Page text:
of extinction and distance act in different directions, but the former is larger, so that
in addition to the increased luminosity due to higher Teff , the luminosities obtained
by Crowther et al. (2010) are higher than Crowther & Dessart (1998): log LL⊙ = 6.46
and 6.35 for B and C respectively. The present day masses (113 M⊙ for both stars)
and initial masses (166±20 and 137+17
−14 M⊙ ) are higher than the wind masses quoted
above. They were obtained using non-rotating tracks. Since evolutionary models including rotation have higher luminosities, lower initial masses would be determined
if they were used.
The determination of the masses of the brightest objects in NGC 3603 illustrates
once again the role of extinction and of better stellar parameters. But it also highlights the importance of distances. For the Arches cluster and R136, they were quite
well constrained. For NGC 3603, the uncertainty is larger. Assuming the physical
parameters of Crowther et al. (2010) for star B, but using a distance of 10.0 kpc (instead of 7.6) would lead to log LL⊙ = 6.70, 0.24 dex higher than reported by Crowther
et al. The initial masses would then exceed 200 M⊙ . Accurate parallaxes hopefully
provided by the Gaia mission will help to refine the mass estimates of NGC3603 B
and C.
2.4.4 Other candidates
There are a few stars that can be considered as candidates to have masses in excess of 100 M⊙ . Most of them are located in the Galactic Center. The first one
is the Pistol star (Figer et al. 1998). As we have described in Sect. 1, it was once
thought to have a luminosity between 1.5 and 4.0 × 106 L⊙ , corresponding to a
mass larger than 200 M⊙ . But the luminosity was revised by Najarro et al. (2009)
so that the current initial mass of Pistol is thought to be closer to 100 M⊙ . In addi-
24
Fabrice Martins
tion, Martayan et al. (2011) reported the presence of a faint companion, calling for
an additional downward revision of the mass of the brightest member.
If the Pistol star has lost its status of most luminous star in the Galactic Center,
other objects have attracted attention in the last years. Barniske et al. (2008) studied
two WN stars located between the Arches and central cluster, in relative isolation.
Using 2MASS near-infrared and Spitzer mid-infrared photometry, they fitted the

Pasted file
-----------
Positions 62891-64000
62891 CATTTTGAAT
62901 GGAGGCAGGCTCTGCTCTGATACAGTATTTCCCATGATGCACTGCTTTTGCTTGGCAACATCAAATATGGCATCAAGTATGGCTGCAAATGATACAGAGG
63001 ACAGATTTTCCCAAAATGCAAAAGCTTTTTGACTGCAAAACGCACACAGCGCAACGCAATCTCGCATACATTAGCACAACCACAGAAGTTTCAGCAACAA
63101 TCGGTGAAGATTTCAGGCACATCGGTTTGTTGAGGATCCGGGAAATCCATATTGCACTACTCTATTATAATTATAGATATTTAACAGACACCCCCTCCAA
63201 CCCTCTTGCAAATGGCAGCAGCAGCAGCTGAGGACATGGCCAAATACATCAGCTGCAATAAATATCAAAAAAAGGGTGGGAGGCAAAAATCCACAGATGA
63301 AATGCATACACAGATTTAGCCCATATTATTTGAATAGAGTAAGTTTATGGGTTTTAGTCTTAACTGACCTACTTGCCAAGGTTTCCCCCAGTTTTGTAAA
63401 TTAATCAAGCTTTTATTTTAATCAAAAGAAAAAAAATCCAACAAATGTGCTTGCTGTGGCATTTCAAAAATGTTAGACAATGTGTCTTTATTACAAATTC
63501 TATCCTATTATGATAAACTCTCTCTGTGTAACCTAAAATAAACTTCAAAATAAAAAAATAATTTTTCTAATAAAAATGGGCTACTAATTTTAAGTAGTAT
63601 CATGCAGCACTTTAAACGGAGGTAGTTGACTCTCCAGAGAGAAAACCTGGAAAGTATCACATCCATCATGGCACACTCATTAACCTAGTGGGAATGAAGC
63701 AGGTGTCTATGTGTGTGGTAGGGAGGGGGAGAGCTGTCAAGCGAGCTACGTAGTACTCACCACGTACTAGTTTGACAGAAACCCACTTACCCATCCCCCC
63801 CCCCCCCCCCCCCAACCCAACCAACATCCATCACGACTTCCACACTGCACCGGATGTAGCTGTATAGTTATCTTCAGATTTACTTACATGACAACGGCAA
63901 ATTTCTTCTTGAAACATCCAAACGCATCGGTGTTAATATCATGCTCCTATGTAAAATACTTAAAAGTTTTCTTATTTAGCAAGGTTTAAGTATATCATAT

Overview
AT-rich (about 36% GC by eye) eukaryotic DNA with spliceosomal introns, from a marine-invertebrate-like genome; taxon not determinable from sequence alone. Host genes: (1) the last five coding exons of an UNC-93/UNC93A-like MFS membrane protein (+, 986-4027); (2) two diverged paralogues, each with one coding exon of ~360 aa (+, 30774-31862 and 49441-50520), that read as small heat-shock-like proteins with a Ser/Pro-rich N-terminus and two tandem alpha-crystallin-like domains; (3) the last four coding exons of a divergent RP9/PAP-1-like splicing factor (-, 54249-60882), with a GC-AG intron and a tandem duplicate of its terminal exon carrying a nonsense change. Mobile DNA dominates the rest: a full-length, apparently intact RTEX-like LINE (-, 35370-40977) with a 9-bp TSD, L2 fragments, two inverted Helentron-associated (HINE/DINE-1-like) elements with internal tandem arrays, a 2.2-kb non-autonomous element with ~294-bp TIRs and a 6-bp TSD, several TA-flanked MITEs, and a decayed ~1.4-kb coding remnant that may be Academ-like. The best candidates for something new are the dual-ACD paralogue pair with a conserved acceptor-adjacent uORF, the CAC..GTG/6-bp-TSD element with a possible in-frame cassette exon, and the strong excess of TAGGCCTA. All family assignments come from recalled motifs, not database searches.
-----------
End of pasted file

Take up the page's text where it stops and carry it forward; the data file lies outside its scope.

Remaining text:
SED of these stars and determined log LL⊙ = 6.3±0.3 and 6.5±0.2 for stars WR102c
and WR102ka respectively. They adopted the extinction law of Rieke & Lebofsky
(1985) and Lutz (1999), as compiled by Moneti et al. (2001). Keeping in mind the
limitations described in Sect. 2.4.2, these two stars are comparable to the most luminous WNh stars in the Arches cluster, and could have initial masses between 100
and 150 M⊙ .
Hamann et al. (2006) studied most of the Galactic WN stars and obtained luminosities larger than 2.0 × 106 L⊙ for a few objects (WR24, WR82, WR85, WR131,
WR147, WR158). All are H-rich WN stars, like all luminous stars in young massive
clusters presented above. This seems to be a common characteristics of all suspected
very massive stars: they have the appearance of WN stars, but contain a large hydrogen fraction. They are thus most likely core-H burning objects, still on the main
sequence. Their Wolf-Rayet appearance is due to their hight luminosity and consequently their strong winds.
Finally, Bestenlehner et al. (2011) reported on VFTS-682, a H-rich WN star located 29 pc away (in projection) from R136. Bestenlehner et al. rely in optical spectroscopy and optical-near/mid infrared photometry to constrain the stellar parameters. They determine an effective temperature of 54500±3000 K. The luminosity
estimate depends on the assumptions made regarding the extinction law. With a standard RV =3.1, they obtain log LL⊙ = 5.7±0.2. But the resulting SED does not match
the 3.6 µ m and 4.5 µ m Spitzer photometry. To do so, the authors use a modified
extinction law with RV =4.7. The SED is better reproduced and the luminosity increases to log LL⊙ = 6.5±0.2. The Spitzer 5.8 µ m and 8.0 µ m photometry remains
unfitted, which is attributed to mid infrared excess possibly caused by circumstellar
material. Bestenlehner et al. also argue that differences in the near infrared measurements between IRSF and 2MASS translates into an additional uncertainty of 0.1 dex
on the luminosity. They favour the highest luminosity, which would correspond to
a mass of about 150 M⊙ . A luminosity of 105.7 L⊙ would correspond to an initial
mass of about 40 M⊙ (see Sect. 2.2).
In conclusion, there are several stars that can be considered good candidates for a
VMS status. The best cases are located in the Aches, NGC 3603 and R136 clusters.
However, we have highlighted the uncertainties affecting their luminosity determination and consequently their evolutionary masses. If masses in excess of 100 M⊙
are likely, values higher then 200 M⊙ are still subject to discussion and should be
confirmed by new analysis.
Empirical properties of Very Massive Stars
25
3 Very Massive Stars in binary systems
In this section we focus on binary systems containing massive stars. After presenting the various types of binary stars, we recall some relations relating physical to